In fact, there are growing whispers that the only way immigration reform has any chance of passage before the 2016 presidential election is if the Republicans win the Senate, because should they fail in their bid they will continue their obstruction in the House.

    Recent polls reveal that battleground races are too close to call, but whatever the final outcome the lesson to be learned is that the Hispanic electorate is a force that can no longer be ignored, and that those opposing them will find themselves on the wrong side of history.

    Updated 10-06-2014 at 04:05 PM by MKolken

  4. Polis, Grijalva, Cicilline, Lofgren Call On Obama to Protect LGBT Immigrants

    by , 09-30-2014 at 02:30 PM (Matthew Kolken on Deportation And Removal)
    Media Release: September 30, 2014

    Contact: Scott Overland (Polis), (202) 225-2161
    Dan Linder (Grijalva), (202) 225-2435
    Andrew Gernt (Cicilline), (202) 225-4911
    Peter Whippy (Lofgren), (202) 225-3072

    WASHINGTON, DC — On Monday, Representatives Jared Polis (CO-02), Raul Grijalva (AZ-03), David Cicilline (RI-01), and Zoe Lofgren (CA-19) sent a letter signed by forty-four Members of Congress to President Barack Obama urging him to include protections for LGBT immigrants as he develops and implements new executive actions on immigration.

    The Representatives recognized that the President alone cannot fix our nation’s broken immigration system, but called on him to use the executive powers he does have to address the unique challenges faced by LGBT immigrants who currently face additional complications, including familial separation and gender-based violence in detention.

    “By exercising your power to implement administrative policies that take into account the uniquely dangerous and difficult circumstances facing LGBT immigrants, you have the ability to protect thousands of individuals immediately,” the Representatives wrote. “[I]t is imperative that you use the tools at your disposal to ensure that families stay together, that immigrants are not put in harm’s way, and that LGBT people are not subjected, at the hands of the American government, to the dangers from which they have fled.”

    There are currently 267,000 LGBT immigrants living in the United States, many of whom came to this country to escape threats and extreme violence. Existing Department of Homeland Security prosecutorial discretion policies have failed to implement a meaningful balancing test that properly weighs strong equities against negative factors, making at-risk LGBT immigrants much less likely to qualify for protection. In addition, LGBT immigrants are routinely deported back to nations in which their sexual orientation or gender identity places their lives at risk.
  5. AILA: Expansion of Family Detention Means the US Will Jail More Victims

    by , 09-23-2014 at 05:32 PM (Matthew Kolken on Deportation And Removal)
    AILA InfoNet Doc. No. 14092345 (posted Sep. 23, 2014)

    Tuesday, September 23, 2014
    George Tzamaras or Belle Woods
    202-507-7649 - 202-507-7675 -

    Washington, DC
    - Leslie A. Holman, President of the American Immigration Lawyers Association (AILA) responded to the confirmation today that Immigration and Customs Enforcement (ICE) has contracted with a private prison corporation to open a massive new detention facility for families in Dilley, Texas:

    "This is the latest example of the Obama Administration compounding its mistakes and treating asylum-seeking mothers and children as criminals rather than families seeking safety. I'm disappointed that the Administration is again turning away from our country's values. Jailing refugees is no way to honor our nation's tradition of welcoming and protecting those fleeing danger and violence.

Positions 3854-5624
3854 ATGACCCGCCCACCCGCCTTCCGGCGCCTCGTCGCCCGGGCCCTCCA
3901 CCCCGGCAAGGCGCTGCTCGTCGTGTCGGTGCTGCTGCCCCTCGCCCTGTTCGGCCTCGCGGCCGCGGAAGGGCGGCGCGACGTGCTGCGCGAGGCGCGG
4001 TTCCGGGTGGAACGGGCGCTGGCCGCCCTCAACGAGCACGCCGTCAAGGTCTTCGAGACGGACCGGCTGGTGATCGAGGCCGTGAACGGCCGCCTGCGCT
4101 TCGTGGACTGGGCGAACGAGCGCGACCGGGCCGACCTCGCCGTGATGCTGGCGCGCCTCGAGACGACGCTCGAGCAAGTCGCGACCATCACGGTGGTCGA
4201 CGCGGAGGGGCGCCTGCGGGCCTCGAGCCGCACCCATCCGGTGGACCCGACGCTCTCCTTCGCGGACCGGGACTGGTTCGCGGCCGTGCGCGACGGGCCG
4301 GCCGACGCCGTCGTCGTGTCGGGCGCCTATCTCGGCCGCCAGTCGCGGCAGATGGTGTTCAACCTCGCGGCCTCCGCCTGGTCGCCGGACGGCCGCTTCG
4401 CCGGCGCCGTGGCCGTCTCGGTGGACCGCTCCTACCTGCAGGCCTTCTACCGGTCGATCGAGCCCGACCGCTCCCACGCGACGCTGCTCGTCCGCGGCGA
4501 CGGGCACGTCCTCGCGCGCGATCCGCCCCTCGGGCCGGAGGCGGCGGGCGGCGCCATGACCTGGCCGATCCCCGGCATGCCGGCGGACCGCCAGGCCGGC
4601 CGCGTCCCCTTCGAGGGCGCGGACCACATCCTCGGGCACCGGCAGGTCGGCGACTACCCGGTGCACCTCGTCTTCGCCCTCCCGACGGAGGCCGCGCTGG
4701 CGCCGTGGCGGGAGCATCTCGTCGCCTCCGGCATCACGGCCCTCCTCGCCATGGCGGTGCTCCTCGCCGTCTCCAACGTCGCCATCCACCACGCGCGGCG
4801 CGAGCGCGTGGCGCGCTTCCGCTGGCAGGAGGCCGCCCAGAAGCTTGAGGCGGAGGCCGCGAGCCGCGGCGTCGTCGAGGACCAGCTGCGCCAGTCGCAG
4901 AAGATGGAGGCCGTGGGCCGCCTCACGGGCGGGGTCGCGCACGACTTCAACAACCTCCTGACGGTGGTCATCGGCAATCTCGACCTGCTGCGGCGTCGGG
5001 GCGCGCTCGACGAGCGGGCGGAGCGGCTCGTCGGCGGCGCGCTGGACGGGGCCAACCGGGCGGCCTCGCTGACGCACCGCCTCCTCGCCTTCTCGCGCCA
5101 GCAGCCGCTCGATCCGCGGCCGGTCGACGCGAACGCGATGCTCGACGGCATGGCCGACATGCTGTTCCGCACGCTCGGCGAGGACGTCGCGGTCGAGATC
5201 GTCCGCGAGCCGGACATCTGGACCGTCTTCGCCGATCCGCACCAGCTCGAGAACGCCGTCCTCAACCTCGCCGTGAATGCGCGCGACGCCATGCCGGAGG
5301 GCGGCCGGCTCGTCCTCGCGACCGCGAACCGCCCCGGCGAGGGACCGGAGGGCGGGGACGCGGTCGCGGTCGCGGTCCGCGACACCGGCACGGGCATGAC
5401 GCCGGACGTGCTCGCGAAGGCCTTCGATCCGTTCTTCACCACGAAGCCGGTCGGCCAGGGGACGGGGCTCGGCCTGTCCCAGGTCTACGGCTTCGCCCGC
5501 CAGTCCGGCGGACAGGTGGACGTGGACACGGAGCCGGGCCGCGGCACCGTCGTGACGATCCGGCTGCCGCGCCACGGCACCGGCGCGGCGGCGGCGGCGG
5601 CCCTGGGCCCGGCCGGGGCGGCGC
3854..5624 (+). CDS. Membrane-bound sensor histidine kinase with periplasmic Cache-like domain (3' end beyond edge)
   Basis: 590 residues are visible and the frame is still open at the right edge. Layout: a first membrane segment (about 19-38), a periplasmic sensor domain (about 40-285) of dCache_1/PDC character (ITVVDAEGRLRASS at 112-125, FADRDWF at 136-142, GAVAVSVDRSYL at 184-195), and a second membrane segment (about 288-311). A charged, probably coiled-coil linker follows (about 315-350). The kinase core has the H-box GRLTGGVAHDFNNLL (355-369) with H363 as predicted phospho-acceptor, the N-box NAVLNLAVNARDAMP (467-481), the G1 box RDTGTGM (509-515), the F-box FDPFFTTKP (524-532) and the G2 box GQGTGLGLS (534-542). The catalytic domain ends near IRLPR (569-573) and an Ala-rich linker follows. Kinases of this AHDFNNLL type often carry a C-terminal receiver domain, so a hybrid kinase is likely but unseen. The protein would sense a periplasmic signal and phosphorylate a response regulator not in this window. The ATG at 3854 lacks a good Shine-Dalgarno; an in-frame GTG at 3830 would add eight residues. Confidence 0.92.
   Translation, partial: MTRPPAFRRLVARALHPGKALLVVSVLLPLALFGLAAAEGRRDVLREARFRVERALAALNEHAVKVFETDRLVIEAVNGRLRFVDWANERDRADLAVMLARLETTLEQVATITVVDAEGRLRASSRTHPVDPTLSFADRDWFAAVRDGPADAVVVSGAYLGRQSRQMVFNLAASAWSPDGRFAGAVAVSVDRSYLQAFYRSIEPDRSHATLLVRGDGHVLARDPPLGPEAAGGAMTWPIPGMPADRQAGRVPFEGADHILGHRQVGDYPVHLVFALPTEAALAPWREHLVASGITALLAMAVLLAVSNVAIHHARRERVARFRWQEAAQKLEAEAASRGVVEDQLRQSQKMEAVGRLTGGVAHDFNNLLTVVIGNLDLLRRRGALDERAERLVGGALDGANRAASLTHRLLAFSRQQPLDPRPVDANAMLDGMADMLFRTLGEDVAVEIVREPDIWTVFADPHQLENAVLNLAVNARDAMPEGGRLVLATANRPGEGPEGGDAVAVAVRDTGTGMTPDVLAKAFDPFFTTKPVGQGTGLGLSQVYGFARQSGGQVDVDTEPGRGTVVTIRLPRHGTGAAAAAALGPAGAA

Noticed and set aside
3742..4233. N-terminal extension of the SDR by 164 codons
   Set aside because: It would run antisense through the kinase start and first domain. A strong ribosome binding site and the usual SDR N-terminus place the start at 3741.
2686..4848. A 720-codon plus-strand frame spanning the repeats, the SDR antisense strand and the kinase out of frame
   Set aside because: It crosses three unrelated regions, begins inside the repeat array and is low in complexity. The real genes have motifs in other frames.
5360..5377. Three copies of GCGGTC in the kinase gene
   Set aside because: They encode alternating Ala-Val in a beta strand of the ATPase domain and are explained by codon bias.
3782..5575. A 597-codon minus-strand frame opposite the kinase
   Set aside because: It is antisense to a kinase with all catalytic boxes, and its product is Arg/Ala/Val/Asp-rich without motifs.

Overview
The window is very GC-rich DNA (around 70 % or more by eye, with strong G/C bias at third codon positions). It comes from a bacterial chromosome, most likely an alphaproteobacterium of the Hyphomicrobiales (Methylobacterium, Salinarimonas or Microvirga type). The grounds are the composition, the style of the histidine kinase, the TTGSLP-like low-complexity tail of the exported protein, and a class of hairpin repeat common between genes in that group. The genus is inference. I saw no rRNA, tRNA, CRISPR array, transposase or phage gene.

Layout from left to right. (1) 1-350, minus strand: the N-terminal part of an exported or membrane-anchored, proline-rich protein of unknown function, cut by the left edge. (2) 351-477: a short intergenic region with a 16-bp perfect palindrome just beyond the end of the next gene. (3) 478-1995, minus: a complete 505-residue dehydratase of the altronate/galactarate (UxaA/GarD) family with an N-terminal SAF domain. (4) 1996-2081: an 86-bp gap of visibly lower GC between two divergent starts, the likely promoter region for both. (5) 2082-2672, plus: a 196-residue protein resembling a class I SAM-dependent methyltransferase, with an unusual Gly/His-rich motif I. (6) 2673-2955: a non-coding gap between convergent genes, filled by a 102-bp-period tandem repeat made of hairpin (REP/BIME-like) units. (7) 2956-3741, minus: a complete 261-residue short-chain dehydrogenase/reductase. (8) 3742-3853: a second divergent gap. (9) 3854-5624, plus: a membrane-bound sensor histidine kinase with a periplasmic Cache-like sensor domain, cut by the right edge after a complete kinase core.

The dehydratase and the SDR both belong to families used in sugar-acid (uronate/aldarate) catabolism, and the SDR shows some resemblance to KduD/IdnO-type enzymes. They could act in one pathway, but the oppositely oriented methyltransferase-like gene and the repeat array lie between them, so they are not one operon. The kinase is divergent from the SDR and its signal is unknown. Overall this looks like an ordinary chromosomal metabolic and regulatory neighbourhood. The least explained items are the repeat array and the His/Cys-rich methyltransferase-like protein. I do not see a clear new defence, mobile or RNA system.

"You can call it a 'Family Residential Center' but it is a prison. Dilley will be the largest immigration detention facility nationwide-all for the purpose of jailing families. That's not what these women and children deserve. These families deserve to be released to relatives here in the U.S., to be offered a chance to post bond, and to be allowed the time required to make their asylum claims. There is also a range of alternatives that could be used, such as ankle monitors or intensive supervision. But the federal government is objecting to everything but jail detention across the board for these families. Mass imprisonment of mothers, infants, and toddlers is something I've never seen before. That's just wrong.

    "Additionally, while ICE states that it ensures that facilities offer access to counsel, that has simply not been the case at the facilities at which AILA members are volunteering. The very nature of these prisons results in attorneys being blocked from meaningful communication with their pro bono clients and a shortage of lawyers nearby, along with a host of other issues. Our members' pro bono efforts were implemented without the assistance of the federal government and required continued and constant push by our volunteers to offer the women and children their lawful chance to seek asylum.

    "What we really need, instead of millions spent on another detention facility, is to address the factors pushing children and families to make the incredibly dangerous journey northward. The current humanitarian crisis will not be solved until we focus on the root causes, which coincidentally, is also the moral thing to do."

    The American Immigration Lawyers Association is the national association of immigration lawyers established to promote justice, advocate for fair and reasonable immigration law and policy, advance the quality of immigration and nationality law and practice, and enhance the professional development of its members.

    Updated 09-23-2014 at 07:59 PM by MKolken